National parks saw a record-setting number of visitors last year. Were they too much of a good thing?

The Grand Canyon drew nearly 6 million visitors in 2016. Here, throngs wait for sunrise at Mather Point on the canyon's South Rim.
(Mark Boster / Los Angeles Times)

Death Valley, Joshua Tree, Sequoia and Yosemite national parks all set attendance records in 2016 — as did the park system nationwide, recording more than 330 million visits during its centennial year.

A new tally shows 330.97 million recreational visits to national parks last year, a 7.72% increase from the year before.

The Find Your Park marketing campaign, designed around the 100th anniversary of the NPS’ creation, built on a five-year upswing in visitation nationwide, said Jeffrey Olson, a National Park Service spokesman.


In Yosemite, which has been counting visitors since 1906, rangers tallied 5.03 million last year. That broke the previous record of 4.15 million visitors in 2015.

In Joshua Tree, where counting began in 1941, rangers totaled 2.51 million visitors in 2016. That surpassed the previous record of 2 million in 2015.

In Death Valley, where visitors have been counted since 1933, rangers tallied 1,296,283 visitors, up from 1.15 million in 2015.

In Sequoia, where record-keeping began in 1906, rangers counted 1.25 million breaking the old record of 1.14 million in 1987.

The NPS’ 2016 marketing effort included the Every Kid in a Park campaign, led by the White House, which set a goal of getting every fourth-grader in the U.S. to visit at least one park between Sept. 1, 2016, and Aug. 31, 2017.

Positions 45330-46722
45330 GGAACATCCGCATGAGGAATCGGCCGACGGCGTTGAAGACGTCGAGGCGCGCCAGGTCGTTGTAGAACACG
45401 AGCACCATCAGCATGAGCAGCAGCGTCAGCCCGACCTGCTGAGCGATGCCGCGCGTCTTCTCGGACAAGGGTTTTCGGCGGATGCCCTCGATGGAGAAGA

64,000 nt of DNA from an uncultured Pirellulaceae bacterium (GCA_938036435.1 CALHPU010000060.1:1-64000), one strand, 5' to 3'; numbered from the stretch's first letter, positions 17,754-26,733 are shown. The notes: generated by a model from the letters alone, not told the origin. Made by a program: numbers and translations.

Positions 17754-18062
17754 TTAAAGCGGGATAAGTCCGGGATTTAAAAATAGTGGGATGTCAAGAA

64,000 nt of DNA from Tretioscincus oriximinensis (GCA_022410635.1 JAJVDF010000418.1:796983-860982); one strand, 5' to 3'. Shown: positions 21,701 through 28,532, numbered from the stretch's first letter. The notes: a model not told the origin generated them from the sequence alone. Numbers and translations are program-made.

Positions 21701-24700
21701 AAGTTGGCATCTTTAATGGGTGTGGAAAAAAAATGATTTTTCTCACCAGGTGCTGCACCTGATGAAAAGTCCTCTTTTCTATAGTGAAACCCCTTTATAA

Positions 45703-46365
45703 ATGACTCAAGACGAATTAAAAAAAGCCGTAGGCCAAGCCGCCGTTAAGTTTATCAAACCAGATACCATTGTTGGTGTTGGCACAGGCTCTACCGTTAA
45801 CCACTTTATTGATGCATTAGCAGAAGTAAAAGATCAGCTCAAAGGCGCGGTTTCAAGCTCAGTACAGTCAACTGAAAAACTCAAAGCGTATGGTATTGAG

Moreover, gasoline prices remained generally low, and many regions had mild springs and falls — “great park-visiting weather,” Olson said.


Though the surge in visits spells good news for those eager to bring parks to a wider audience, the numbers also indicate uncomfortably large crowds at the most popular parks.

The park system includes more than 400 units, but for many years, Olson said, the 25 or 26 busiest parks (including Yosemite) have accounted for half of all national park visits.

In many of those parks, crowded trails, jammed parking lots and backed-up up traffic have been reported, especially in summer months.

Nationwide, the busiest park unit was the Blue Ridge Parkway, which covers 469 miles through Virginia and North Carolina. Rangers there counted 30.4 million recreational visits in 2016, far surpassing runners-up Great Smoky Mountains National Park (in North Carolina and Tennessee); Natchez Trace Parkway (in Alabama, Mississippi and Tennessee); and Gateway National Recreation Area (in New Jersey and New York).

The Grand Canyon drew 5.97 million visitors, its highest attendance in 97 years of record-keeping.

In other California national parks:

At Channel Islands, rangers counted 364,807 visitors, the most in 10 years but short of the early 2000s, when counts of more than 500,000 were common.

At Golden Gate National Recreation Area, which includes parts of San Francisco, Marin and San Mateo counties, rangers counted 15,638,777 visitors. That’s the recreation area’s biggest total since the 1980s (when every year was more than 16 million).

At Kings Canyon, where counting began in 1904, the 2016 tally of 607,479 was up from 468,106 in 2015 but well short of the park’s many million-visitor years in the ’70s, ’80s and ’90s.

At Pinnacles, where counting began in 1923, rangers tallied 215,555 visitors, up slightly from the year before but short of the 393,219 visitors it drew in 2011.

At Redwood, where counting began in 1971, rangers tallied 536,297 visitors, the park’s biggest year since 1995.


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